Tools Are Just Tools

A lot of young artists are trying to jump straight into tools without developing their “artistry” first. It is like running before walking. Tools are only as good as the artist who uses them. What is important is to have a solid grasp of the basics. Each part of VFX sits firmly on older classical disciplines. Being a Lighting artist in VFX, for example, I use a lot of knowledge I gained from set-lighting, photography or classical drawing and painting mixed with computer nerdiness. New artists should not expect software to compensate for them lacking in other aspects. If they want to become true professionals, they should not expect fancy “Make Awesome” buttons like Instagram filters you apply to photos.

A software solution is a tool that the artist uses, but it does not define the artist. A very good artist will push his tools to the limit. I use Katana from Foundry on a daily basis – it is a tool that gives me almost infinite possibilities for both lighting and TD tasks. But I can use Katana to its full potential only by having a solid understanding of what and how something happens there when I create an image.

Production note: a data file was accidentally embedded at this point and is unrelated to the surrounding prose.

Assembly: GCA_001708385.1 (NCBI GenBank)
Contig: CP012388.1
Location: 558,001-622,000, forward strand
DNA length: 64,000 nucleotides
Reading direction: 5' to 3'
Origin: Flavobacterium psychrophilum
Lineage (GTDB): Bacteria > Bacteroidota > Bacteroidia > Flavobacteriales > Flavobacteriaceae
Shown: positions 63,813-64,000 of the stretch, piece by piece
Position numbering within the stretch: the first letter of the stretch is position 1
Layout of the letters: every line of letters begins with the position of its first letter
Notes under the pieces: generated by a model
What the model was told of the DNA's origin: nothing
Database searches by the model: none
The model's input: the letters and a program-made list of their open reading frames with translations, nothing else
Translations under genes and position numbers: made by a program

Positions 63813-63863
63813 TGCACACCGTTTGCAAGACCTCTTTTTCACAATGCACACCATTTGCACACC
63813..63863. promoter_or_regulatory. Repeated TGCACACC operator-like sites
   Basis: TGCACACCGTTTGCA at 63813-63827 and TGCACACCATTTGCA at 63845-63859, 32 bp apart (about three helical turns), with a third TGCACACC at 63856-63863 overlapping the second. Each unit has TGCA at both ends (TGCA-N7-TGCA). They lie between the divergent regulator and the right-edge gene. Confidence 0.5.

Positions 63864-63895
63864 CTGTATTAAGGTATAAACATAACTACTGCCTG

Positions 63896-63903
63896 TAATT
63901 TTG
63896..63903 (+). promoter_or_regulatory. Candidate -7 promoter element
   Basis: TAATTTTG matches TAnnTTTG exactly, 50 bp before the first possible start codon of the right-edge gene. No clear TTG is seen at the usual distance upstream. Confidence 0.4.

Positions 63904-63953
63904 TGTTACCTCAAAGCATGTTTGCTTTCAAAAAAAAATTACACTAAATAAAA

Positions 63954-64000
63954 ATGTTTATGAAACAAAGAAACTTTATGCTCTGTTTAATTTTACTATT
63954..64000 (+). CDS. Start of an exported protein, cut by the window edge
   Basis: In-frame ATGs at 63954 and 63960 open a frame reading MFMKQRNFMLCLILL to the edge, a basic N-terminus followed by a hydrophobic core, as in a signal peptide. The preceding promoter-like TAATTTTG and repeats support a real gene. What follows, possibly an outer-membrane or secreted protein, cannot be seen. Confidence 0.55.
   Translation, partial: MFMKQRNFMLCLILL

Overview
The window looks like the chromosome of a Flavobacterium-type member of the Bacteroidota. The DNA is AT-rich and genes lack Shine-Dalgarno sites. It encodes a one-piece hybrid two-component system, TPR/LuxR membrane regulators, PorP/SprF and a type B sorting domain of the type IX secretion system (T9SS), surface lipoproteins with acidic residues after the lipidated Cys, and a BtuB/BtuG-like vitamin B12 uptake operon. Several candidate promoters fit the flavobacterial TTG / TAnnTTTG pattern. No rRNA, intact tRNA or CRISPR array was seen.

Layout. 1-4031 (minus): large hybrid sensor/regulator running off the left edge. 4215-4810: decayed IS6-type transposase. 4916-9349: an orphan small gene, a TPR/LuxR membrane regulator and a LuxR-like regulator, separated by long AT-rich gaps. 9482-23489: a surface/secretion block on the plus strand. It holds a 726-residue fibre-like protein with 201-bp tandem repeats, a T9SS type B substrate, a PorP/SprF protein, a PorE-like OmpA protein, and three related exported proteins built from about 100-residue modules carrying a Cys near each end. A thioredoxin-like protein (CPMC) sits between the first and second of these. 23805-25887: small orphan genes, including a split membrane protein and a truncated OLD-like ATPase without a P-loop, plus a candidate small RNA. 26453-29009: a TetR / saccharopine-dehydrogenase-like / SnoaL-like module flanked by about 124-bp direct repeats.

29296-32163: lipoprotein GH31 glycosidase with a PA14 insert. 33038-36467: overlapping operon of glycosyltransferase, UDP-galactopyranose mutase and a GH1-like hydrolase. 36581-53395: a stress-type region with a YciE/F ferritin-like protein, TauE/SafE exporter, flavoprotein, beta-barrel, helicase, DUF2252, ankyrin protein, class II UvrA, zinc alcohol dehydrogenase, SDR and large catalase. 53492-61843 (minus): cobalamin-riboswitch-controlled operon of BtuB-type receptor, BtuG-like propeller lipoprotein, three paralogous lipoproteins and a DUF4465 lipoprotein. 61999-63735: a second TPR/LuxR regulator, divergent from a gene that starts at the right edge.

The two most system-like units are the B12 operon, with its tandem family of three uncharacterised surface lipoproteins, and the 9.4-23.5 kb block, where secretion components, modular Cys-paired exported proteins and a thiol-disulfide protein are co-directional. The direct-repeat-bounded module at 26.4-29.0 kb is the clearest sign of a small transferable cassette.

A tool has one main purpose – to be used. As the artist progresses, he can outgrow tools that would start to restrict him. At the current moment, the only tool that I feel is sufficient and allows me to work to my full potential at the fastest possible rate is Katana. For the past few years, I have been playing part in this tango with Foundry where I push Katana over the edge, then, soon enough, the Foundry team upgrades and sends back a new better version of the program and the cycle continues. It’s a repeating process – artists challenge technology and technology inspires artists.